While all this was going on for me in Cambridge, back at home in Northwich my husband was watching another inspiring drama take place.  Remember at the start of this blog I told you about the majority of the bee swarm being coaxed into a newly prepared hive? After leaving them overnight in the hive with grass blocking their exit, Karl removed the grass and watched them settle comfortably into their routine of flying off and returning to the hive with pollen.  There was a small group of bees from the swarm that hadn’t been put into the hive with the others which were still congregated near the Magnolia tree.  Karl decided that he would see if he could introduce them into the new hive.  He captured the bees from the Magnolia tree and brought them down to the new hive. As he watched, Karl could see the bees who had settled into the new hive overnight come out, become aware of the “left behind” bees, and then change their behaviour.  Instead of flying straight off to gather nectar, the new hive bees turned their back ends towards the “left behind” bees and started waggling from side to side.  They were allowing the scent of the hive to waft to the “left behind” bees.  In effect they were saying “It’s ok – you’re home – smell the scent – this is YOUR hive, your family, your tribe!”.  The “left behind” bees stayed for some time, and then flew straight into their new hive – back to where they belonged.

At the start of this blog I said I’d try to weave together these two stories so that you could  share a little in how I saw a similarity between my experience on the training course and that of the “left behind” bees. What have the bees and the training course got in common you may ask?  As I was telling my parents the story of the bees I realised that one of the things that made my Restorative Yoga training course so inspiring and effective for me was that I had experienced a sense of coming home.  Not only in the way that we talk in yoga of “coming home to ourselves”,  but I also was able to feel that I was coming home to myself as a yoga teacher.  Beverley and Tiff had allowed me to recognise the ‘scent’ of what it feels like to be inspired when teaching and to find our own particular style of delivery.  To be able to draw from many different influences and bring them together to teach in a coherent whole.  Through their very different but highly personal and knowledgeable teaching I recognised, remembered and in some way felt as if I had come home to my hive, my family, my tribe.

I am really hopeful that through careful pacing and continuing with my daily routines to encourage good health that I will before too long be once more able to teach yoga.  That I will be able to bring those dark gifts of wisdom and experience that ME/CFS has given me and use them to enrich and deepen my teaching.  But – and here is the really radical thing – even if for some reason I don’t go back into teaching yoga, those few days away  training with Beverley and Tiff have given me the gift of coming back home to a part of myself I thought I’d lost – to that part of me that can use my knowledge and the experiences I have been through, together with the world around me to teach.  I hope it will be to teach yoga – but I’m now open to recognising that it may come in any, or many forms.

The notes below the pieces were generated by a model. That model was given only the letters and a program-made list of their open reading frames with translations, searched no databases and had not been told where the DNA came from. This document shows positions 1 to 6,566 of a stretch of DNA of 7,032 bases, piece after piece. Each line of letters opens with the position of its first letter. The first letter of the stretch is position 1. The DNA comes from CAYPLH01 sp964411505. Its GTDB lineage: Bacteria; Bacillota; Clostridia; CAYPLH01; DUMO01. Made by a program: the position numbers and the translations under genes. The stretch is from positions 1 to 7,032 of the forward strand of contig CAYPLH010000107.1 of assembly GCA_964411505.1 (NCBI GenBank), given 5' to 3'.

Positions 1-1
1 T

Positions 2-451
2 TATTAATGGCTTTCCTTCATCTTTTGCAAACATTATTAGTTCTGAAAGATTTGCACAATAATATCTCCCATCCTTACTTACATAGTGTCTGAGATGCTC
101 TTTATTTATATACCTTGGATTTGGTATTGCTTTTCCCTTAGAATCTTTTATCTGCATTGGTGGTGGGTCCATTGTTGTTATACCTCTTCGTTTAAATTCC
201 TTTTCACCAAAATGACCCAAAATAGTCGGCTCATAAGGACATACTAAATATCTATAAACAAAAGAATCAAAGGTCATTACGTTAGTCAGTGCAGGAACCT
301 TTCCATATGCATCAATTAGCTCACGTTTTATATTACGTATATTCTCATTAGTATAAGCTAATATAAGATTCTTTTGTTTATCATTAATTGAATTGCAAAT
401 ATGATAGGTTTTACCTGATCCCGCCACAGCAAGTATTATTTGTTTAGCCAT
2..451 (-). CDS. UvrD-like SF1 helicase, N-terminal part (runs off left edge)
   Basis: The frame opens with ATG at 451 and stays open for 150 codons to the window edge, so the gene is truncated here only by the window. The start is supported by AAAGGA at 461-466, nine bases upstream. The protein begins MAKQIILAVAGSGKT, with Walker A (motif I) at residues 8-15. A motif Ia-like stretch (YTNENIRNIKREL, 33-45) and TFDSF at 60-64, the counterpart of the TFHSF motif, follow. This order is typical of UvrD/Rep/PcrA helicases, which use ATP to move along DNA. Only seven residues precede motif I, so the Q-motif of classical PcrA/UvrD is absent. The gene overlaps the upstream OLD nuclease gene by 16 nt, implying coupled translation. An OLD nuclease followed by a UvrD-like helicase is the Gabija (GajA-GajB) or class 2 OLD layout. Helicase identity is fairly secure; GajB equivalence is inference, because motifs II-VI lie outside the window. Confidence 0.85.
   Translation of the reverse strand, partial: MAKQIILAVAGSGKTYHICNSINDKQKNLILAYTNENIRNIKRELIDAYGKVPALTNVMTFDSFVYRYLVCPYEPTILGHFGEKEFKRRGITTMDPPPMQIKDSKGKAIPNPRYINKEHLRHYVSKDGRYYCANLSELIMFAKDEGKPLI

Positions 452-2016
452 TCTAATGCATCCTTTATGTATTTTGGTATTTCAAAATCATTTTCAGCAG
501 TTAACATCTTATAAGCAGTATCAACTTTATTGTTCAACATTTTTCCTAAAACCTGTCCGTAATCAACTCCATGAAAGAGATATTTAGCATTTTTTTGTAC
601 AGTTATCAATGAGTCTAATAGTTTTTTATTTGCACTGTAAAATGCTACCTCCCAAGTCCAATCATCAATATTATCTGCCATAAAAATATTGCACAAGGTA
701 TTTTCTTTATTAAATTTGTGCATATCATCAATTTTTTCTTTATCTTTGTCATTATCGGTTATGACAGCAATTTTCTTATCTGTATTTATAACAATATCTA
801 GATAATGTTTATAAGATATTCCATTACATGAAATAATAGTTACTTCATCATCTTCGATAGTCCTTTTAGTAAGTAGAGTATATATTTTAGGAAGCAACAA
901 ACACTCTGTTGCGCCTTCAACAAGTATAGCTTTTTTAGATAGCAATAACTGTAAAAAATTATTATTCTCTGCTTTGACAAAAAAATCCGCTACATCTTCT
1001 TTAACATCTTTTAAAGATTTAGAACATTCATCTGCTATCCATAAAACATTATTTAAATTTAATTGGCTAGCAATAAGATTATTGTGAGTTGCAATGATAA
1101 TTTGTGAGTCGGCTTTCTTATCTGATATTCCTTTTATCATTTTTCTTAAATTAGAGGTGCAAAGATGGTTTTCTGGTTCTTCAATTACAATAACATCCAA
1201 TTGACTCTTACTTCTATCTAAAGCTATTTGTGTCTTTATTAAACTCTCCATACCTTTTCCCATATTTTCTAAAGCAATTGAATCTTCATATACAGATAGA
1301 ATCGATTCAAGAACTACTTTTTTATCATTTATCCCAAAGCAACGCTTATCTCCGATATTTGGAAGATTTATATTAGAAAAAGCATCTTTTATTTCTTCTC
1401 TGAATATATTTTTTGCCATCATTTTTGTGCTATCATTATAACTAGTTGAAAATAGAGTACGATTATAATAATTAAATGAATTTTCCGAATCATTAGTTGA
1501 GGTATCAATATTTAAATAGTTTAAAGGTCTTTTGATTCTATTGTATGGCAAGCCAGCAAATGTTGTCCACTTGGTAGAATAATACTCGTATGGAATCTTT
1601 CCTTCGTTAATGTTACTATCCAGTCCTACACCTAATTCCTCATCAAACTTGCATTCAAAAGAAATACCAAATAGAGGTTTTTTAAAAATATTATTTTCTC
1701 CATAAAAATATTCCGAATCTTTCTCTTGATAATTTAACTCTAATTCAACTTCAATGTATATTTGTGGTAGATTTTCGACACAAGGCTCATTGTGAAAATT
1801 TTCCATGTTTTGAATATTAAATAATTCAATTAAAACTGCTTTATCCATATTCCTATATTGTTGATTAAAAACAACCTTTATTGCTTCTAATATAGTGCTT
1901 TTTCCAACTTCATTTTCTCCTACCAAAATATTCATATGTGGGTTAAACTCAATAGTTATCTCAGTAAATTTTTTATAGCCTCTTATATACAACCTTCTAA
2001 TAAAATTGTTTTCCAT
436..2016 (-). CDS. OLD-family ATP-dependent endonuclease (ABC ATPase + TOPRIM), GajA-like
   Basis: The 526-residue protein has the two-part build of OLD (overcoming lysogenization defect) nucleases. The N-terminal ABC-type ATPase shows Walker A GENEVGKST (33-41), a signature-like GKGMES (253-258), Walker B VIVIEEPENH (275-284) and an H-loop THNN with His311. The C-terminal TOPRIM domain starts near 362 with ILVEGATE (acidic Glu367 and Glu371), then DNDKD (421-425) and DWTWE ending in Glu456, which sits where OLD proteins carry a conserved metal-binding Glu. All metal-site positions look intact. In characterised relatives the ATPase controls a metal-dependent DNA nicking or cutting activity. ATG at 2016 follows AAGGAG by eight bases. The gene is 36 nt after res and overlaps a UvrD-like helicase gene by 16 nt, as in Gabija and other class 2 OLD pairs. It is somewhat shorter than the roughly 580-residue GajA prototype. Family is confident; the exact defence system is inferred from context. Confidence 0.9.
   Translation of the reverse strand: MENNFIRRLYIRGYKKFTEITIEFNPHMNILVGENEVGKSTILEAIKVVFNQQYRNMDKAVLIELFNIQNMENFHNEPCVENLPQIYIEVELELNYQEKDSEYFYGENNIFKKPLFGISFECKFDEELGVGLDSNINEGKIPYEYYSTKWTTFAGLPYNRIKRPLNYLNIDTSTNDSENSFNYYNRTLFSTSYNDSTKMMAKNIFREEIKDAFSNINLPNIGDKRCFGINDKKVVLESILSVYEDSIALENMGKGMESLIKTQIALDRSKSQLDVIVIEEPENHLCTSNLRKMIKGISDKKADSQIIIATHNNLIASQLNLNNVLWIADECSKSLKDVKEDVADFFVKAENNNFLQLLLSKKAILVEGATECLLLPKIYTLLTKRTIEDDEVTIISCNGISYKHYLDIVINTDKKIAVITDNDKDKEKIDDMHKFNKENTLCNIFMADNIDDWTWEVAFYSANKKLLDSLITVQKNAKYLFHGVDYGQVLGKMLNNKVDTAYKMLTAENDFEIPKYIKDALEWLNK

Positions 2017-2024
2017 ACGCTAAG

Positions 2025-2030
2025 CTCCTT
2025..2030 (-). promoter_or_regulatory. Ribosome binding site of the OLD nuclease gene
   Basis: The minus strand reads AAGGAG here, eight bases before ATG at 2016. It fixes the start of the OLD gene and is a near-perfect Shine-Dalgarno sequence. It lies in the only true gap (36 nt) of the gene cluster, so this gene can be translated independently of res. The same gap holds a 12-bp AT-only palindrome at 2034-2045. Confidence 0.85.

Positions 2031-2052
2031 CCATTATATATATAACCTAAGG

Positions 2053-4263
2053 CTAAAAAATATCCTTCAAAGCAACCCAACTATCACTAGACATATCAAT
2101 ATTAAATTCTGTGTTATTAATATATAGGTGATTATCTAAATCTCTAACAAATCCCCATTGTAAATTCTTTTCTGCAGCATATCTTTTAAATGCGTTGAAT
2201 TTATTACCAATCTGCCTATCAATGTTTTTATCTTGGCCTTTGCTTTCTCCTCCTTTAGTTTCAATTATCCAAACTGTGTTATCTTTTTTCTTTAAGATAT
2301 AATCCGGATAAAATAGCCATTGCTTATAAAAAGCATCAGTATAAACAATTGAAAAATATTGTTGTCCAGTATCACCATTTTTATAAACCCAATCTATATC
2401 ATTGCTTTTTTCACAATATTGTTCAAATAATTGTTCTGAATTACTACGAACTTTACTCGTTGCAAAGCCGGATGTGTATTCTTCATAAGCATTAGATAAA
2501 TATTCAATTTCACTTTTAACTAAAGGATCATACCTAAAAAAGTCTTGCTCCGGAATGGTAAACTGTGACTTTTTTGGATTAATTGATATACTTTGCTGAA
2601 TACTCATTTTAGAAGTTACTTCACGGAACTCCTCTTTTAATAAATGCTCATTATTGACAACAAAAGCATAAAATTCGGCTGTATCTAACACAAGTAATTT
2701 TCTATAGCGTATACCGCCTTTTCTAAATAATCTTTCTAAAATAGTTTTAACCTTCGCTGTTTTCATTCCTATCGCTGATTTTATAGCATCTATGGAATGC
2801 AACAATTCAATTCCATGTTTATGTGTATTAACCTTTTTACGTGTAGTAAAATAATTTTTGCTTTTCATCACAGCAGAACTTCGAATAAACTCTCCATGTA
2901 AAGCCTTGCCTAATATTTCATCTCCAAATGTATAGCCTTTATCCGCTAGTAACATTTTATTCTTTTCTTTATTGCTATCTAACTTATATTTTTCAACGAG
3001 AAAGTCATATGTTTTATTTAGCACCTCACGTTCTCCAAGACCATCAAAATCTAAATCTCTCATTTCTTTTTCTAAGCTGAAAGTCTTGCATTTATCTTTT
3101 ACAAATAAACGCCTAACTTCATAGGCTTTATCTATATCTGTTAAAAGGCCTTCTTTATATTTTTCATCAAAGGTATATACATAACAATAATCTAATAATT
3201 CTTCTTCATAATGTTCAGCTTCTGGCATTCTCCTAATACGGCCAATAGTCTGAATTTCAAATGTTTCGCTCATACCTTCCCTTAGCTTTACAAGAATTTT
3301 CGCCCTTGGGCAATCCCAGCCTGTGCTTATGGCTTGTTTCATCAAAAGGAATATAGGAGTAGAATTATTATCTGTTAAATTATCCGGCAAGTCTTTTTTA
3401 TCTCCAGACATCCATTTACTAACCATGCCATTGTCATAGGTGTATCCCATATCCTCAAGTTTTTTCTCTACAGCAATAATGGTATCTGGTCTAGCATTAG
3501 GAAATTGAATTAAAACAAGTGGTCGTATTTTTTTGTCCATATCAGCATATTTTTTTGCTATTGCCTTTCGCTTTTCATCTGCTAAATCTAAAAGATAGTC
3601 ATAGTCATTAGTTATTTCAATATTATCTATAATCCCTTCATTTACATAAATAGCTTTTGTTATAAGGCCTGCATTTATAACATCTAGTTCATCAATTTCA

It’s a marathon and not a sprint!

I couldn’t help giggling a little to myself when I wrote this title – those who know me well are probably aware that I’m not much of a runner either of sprints OR marathons.  And certainly not at the moment!  But the beauty of the phrase – however over used – is that it immediately conveys exactly what it is that I’m having to come to terms with day after day.   Moving towards more vibrant health and energy from a diagnosis of ME/CFS is a long and slow process which simply can’t be rushed.


The past month has brought this home to me very clearly.  My wonderful trip to New Zealand really helped to recharge my batteries.  I returned to the UK in January this year with a renewed energy and zest for living.  It was wonderful to reconnect with friends and family and to begin to look towards the future and make plans.   When I last updated my blog a month ago I talked about what was ready to come out of hibernation in my life, what was  blossoming and what parts were staying tightly furled and saying ‘too soon’.  I recognised that social activity was still really exhausting for me and that I needed to spend more time quietly and on my own.  And by and large I have followed my own advice – limiting my interactions with people when energy levels are low, and planning carefully for the times when I know that I’ll be in social settings.  I’ve even begun to learn how to sit quietly and allow others to do more of the talking – a very new concept for me!


But even with these changes in activity and behaviours I’m still not quite back to the energy levels I had when I first returned.  And that is where I really have to understand that moving towards recovery from ME/CFS is a slow process which doesn’t follow a straight line of progression.


Thankfully I have something other than running to help me understand this more clearly (!).  At the end of February I decided to join a slimming club to help me to lose weight.  I have for years been a little curvier than I felt comfortable with, but more importantly I recognised that my fatigue could only be improved by not having a lot of unnecessary extra weight to move around.  Anyone who has ever managed a sustained weight loss will recognise that it will really only succeed if you keep making choices that support the weight loss goal.   It’s the small decisions that you make day after day to opt for eating something healthy that begin to add up.  Little by little these choices begin to be seen as weight loss.